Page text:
Business Tax Credit Basics: The Work Opportunity Tax Credit

How can your business get valuable tax credits while expanding your workforce and benefiting your local community? The Work Opportunity Tax Credit (WOTC) may be the answer.

The WOTC is a federal tax credit available to employers who hire and retain veterans and individuals from other target groups including:

    • Temporary Assistance for Needy Families (TANF)
    • Food stamp recipients
    • Residents of empowerment zones
    • Vocational rehabilitation referrals
    • Ex-felons
    • Supplemental security income recipients
    • Youth living in empowerment zones for summer jobs

Nationwide, businesses claim about $1 billion in tax credits annually under the WOTC program. The maximum tax credit can be up to $9,600 for each qualifying new employee during the first year of employment.

You don’t have limits on the number of individuals you hire from target groups. This is good news for potential employees, too, since individuals in these groups can experience significant employment barriers.

How WOTC Works

John, a veteran, is hired at your company for a part-time position. As the employer, your WOTC tax credit lasts for two years. In year one the credit equals 40 percent of John’s wages. If John stays on board, your tax credit in year two is 50 percent of his wages. Even though he’s part-time, because John works more than 400 hours each year – the minimum – you still qualify for the tax credit.

While 400 hours per year is the minimum to claim the full tax credit, partial credit (25 percent) is available starting at 120 hours.

These are just the basics; there is a lot of fine print. Before you calculate your company’s potential tax breaks, check out the full details on the official WOTC site.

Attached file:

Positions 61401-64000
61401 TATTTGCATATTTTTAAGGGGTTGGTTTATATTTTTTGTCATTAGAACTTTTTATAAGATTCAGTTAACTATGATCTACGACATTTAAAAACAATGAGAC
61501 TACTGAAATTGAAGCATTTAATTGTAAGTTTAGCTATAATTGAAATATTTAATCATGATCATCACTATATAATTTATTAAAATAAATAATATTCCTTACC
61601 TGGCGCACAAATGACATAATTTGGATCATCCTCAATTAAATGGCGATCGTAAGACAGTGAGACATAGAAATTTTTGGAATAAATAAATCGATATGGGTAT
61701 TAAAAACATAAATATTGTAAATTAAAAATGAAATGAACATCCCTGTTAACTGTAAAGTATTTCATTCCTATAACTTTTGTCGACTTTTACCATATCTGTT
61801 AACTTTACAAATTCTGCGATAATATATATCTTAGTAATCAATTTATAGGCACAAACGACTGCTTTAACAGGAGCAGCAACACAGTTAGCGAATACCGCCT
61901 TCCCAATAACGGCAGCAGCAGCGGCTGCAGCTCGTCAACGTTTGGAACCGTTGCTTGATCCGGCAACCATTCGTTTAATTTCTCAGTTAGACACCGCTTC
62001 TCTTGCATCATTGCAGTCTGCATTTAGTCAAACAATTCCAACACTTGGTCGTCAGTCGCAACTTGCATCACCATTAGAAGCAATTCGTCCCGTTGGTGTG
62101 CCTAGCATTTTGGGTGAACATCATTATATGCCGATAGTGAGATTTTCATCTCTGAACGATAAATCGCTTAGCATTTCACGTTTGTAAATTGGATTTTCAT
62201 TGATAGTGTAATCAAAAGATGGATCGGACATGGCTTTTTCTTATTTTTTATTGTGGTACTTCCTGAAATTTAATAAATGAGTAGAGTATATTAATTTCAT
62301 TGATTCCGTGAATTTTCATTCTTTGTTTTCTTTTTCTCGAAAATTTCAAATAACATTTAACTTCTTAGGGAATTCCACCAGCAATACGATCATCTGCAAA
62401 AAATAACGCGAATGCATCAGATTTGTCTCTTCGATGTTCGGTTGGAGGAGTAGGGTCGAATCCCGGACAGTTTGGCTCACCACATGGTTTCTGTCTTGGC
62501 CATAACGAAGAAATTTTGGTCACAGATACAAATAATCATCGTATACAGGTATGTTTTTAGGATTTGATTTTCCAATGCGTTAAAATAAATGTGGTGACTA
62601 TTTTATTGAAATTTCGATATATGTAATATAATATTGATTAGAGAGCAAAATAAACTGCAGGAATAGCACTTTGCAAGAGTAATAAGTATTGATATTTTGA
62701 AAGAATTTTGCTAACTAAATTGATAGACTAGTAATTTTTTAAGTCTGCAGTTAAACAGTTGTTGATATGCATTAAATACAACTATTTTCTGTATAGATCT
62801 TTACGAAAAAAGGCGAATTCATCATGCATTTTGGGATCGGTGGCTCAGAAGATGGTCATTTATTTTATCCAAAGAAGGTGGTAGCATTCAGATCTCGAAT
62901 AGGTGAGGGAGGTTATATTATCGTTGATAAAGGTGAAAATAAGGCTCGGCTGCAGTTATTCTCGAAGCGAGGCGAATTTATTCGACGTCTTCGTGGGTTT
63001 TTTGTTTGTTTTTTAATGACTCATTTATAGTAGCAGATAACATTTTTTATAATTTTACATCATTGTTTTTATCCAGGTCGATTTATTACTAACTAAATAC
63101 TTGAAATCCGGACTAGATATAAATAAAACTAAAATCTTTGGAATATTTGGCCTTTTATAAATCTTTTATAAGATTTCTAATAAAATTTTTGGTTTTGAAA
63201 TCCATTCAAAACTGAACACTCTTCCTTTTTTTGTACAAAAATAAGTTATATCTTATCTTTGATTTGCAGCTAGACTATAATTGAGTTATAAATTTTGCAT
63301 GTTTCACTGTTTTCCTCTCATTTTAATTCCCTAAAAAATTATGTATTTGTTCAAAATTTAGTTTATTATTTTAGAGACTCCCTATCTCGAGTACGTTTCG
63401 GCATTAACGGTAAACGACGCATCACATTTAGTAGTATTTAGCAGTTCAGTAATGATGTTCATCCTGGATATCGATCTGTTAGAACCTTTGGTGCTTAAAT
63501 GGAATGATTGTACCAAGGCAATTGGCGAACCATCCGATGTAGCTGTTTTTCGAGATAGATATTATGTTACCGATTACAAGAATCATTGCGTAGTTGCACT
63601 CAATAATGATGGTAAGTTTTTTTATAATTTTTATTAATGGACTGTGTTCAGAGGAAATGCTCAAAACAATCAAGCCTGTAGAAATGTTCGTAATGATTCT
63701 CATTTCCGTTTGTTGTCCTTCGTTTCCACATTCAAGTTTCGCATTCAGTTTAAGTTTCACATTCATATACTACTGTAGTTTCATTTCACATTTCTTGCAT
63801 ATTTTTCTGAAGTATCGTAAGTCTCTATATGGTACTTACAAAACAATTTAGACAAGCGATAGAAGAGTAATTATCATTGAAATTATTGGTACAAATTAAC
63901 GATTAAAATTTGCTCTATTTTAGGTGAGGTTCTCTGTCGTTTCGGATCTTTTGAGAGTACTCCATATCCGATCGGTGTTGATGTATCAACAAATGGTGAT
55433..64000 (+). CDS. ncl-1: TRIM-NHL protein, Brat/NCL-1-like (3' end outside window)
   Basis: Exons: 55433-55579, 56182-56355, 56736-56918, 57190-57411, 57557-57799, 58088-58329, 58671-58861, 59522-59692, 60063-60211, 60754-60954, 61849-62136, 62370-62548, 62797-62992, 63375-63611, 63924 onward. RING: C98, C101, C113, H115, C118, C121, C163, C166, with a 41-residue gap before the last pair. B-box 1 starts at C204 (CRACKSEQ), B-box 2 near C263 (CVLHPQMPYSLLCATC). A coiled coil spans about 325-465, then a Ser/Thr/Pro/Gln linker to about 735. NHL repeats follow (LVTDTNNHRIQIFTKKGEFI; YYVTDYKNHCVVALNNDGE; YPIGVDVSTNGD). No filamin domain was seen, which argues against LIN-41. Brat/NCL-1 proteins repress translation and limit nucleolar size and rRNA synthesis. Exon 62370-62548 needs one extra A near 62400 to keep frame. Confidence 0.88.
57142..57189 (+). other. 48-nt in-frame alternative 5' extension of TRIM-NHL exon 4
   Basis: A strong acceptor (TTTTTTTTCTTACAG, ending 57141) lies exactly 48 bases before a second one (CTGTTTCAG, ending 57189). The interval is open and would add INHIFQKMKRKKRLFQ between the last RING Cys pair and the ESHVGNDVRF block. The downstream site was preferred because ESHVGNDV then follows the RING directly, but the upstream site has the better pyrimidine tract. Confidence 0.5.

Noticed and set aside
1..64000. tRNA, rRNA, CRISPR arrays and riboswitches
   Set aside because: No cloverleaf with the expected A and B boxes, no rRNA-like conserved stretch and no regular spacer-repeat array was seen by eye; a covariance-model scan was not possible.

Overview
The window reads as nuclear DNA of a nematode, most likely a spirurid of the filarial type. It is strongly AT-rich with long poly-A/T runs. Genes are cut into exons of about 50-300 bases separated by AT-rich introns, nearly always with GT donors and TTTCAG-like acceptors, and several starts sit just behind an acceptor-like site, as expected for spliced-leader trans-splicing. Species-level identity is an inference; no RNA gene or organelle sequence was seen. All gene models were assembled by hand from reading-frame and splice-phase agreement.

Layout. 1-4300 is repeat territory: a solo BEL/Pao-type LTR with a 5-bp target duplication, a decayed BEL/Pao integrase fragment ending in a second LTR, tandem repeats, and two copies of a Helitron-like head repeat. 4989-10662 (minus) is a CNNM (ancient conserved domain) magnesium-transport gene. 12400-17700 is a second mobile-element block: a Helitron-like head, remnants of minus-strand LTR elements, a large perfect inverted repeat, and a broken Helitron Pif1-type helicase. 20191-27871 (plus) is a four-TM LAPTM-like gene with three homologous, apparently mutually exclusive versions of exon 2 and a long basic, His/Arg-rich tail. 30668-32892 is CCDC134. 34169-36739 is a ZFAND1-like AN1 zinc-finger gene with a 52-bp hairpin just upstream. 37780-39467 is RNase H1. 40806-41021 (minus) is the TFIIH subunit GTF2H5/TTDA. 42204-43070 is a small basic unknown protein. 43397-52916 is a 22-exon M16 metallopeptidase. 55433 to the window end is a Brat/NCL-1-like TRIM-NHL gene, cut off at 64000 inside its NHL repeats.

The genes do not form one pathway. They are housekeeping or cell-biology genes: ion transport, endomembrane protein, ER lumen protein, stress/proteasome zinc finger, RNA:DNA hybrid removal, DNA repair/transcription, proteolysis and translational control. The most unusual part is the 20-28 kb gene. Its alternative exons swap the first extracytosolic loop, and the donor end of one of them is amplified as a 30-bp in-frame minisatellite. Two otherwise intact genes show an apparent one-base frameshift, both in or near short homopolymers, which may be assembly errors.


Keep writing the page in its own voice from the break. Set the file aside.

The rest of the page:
How Do I Know if My Employee Fits the Profile?

How do you determine if Sharon, your new hire, fits one of the profiles mentioned above? The U.S. Equal Opportunity Commission (EEOC) protects employers from discriminatory claims or lawsuits when you ask congressionally mandated questions on WOTC screening and application forms.

You can ask Sharon for her date of birth, for example. The EEOC protects you since any eligible employee must be younger than 40 for age-specific categories like the summer youth program. What if Sharon isn’t hired for a summer job? In that case, use this online tool from the U.S. Department of Housing and Urban Development (located under the What’s New tab on their website). The tool will help you see if Sharon lives in an empowerment zone.

Yet another tricky question: How-to determine if Sharon or her family uses food stamps. States have considerable discretion in definitions used for food stamps and the TANF program. For WOTC purposes, the term family is the same as the benefit household. Social service agencies in your state can clarify definitions for your region.


A helpful hint: No WOTC tax credit can be claimed for wages paid to relatives or dependents living with and employed by a taxpayer-employer.

You would use IRS Form 8850 to apply for WOTCs. Once completed, send the form to your state’s workforce agency within 28 calendar days of the employee’s start date. The Department of Labor has an updated WOTC Form 9061 or 9062 to request certifications for new employees.

If you’re expanding your workforce, consider the benefits of hiring individuals from one of these target groups. Aside from the tax credits – which can be substantial – you can make a long-lasting, positive impact on your community.

We can help you implement the Work Opportunity Tax Credit at your company. Call or email us with questions.

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